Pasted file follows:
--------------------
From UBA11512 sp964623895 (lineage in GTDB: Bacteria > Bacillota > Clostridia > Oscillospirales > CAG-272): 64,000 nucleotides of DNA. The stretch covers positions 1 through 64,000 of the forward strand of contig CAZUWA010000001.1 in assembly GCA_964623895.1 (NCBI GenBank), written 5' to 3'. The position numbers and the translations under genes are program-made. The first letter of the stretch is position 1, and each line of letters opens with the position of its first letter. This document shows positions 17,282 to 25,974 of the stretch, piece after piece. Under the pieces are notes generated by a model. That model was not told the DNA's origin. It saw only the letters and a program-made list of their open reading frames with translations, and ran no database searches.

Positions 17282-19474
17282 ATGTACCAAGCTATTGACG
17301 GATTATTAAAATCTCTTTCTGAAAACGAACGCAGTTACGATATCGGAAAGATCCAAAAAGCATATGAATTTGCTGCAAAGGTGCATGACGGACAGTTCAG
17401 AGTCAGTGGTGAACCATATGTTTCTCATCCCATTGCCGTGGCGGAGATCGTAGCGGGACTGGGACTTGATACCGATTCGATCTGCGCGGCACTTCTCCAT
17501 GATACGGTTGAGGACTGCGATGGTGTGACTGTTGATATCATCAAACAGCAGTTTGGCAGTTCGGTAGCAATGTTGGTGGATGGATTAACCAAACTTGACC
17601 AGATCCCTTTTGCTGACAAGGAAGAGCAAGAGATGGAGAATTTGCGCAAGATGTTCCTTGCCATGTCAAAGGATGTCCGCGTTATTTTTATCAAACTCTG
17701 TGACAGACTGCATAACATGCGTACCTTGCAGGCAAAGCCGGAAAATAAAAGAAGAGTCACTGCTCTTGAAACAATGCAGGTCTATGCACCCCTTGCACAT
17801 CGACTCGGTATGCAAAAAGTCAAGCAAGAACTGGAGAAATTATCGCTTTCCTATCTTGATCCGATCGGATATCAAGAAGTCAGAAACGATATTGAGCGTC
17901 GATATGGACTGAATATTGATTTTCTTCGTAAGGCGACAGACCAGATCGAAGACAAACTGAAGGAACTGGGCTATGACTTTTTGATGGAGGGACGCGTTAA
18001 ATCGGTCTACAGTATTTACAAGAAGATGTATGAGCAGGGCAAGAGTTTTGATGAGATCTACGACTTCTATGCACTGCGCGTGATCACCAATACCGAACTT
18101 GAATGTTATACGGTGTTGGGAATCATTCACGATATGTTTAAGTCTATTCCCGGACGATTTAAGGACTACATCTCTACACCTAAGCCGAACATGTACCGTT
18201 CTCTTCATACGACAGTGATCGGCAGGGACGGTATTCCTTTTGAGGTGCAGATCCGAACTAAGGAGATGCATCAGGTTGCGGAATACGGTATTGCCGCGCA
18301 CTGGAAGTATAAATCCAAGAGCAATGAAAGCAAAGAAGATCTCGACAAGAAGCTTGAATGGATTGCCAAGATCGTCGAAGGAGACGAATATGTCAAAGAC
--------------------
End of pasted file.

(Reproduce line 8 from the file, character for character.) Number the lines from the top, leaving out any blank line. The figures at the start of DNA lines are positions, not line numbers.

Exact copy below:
17701 TGACAGACTGCATAACATGCGTACCTTGCAGGCAAAGCCGGAAAATAAAAGAAGAGTCACTGCTCTTGAAACAATGCAGGTCTATGCACCCCTTGCACAT